For the past year or so, Microsoft has been working on a new version of its Edge web browser. At first glance it looks a lot like the browser that’s been shipping with Windows 10 since 2015. But under the hood the new version of Edge is based on Google’s Chromium (the open source version of Chrome).
After a year of beta testing, Microsoft says the new browser is out of beta.
You can manually download and install the new Edge web browser starting today. Or you can wait for it to be pushed to your PC automatically — most users should receive it via an update in the coming weeks, while Enterprise and Education customers may have to wait a little longer for an automatic update.
Since the new browser is based on Chromium, any website or web app that works with Chrome should also work with Edge. Microsoft also recently added support for Chrome extensions — including the ability to install extensions from outside the Microsoft’s Edge Addons Store. That means, for example, you can visit the Chrome App Store, search for an app, and install it to Edge.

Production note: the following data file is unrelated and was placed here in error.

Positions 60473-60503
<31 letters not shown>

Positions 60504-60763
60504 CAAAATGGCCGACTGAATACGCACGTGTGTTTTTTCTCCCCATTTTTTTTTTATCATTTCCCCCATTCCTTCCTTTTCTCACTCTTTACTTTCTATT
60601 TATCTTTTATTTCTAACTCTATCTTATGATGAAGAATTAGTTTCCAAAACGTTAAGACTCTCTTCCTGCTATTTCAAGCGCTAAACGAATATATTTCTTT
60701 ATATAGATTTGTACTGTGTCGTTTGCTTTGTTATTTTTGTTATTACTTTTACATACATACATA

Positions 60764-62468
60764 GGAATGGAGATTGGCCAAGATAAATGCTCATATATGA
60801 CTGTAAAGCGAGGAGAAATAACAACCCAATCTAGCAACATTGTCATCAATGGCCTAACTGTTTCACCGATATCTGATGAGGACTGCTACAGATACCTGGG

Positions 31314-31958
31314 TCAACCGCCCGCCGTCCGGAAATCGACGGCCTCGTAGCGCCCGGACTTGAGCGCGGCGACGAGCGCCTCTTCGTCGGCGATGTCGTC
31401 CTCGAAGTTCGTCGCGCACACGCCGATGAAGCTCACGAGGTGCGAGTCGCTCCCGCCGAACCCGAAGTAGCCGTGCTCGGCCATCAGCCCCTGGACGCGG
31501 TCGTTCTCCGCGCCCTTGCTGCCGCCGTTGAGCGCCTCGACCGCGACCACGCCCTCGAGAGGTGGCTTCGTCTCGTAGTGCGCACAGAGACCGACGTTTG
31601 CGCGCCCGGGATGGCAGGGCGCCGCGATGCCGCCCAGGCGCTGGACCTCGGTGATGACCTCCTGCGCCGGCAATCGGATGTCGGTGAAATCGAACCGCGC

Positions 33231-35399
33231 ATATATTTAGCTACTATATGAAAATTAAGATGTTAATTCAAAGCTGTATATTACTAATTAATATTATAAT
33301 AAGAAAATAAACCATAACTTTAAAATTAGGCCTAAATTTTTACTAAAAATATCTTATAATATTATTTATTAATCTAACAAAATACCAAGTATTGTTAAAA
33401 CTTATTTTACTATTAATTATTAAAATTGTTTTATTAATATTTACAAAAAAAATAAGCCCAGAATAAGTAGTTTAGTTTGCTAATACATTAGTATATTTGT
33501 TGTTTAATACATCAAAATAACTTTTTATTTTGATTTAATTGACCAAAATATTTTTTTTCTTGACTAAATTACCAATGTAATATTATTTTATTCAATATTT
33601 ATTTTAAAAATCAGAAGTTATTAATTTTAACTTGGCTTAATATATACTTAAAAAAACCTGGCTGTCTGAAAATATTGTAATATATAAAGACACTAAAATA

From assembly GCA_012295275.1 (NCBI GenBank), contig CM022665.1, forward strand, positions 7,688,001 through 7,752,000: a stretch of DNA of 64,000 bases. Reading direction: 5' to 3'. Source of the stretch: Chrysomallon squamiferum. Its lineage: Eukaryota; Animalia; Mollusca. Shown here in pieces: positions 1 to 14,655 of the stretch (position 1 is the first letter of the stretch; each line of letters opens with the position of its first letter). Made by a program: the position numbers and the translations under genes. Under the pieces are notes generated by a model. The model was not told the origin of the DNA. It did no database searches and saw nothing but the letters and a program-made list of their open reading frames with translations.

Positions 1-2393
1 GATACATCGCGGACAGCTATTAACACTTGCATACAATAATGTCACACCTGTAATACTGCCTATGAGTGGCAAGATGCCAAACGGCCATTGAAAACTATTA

That’s a good thing, since there are a lot of extensions that aren’t yet available in Microsoft’s store.
But the new Edge browser isn’t just a clone of Google Chrome. The user interface was retooled by Microsoft so everything from menus to tab shapes, the back, forward, and refresh buttons, and the start page are distinctly Microsoft-made.
Other exclusive features include a “Read Aloud” text-to-speech tool that can let you listen to websites rather than reading them and an “Immersive Reader” option (formerly known as Reading View” that lets you view a stripped-down version of a web page free from ads, social media, and anything else typically shoved in a sidebar or above or below the content.
One down side of Microsoft moving to Chromium is that it gives Google even more control over the way web content is handled — Chrome is already the world’s dominant browser, making Chromium the dominant web rendering engine. Apple’s Safari browser uses Webkit, which is related rendering engine. And that leaves Mozilla’s Firefox as the only major browser to use a substantially different rendering engine (Gecko). But according to StatCounter, Firefox had less than a 5-percent market share last year.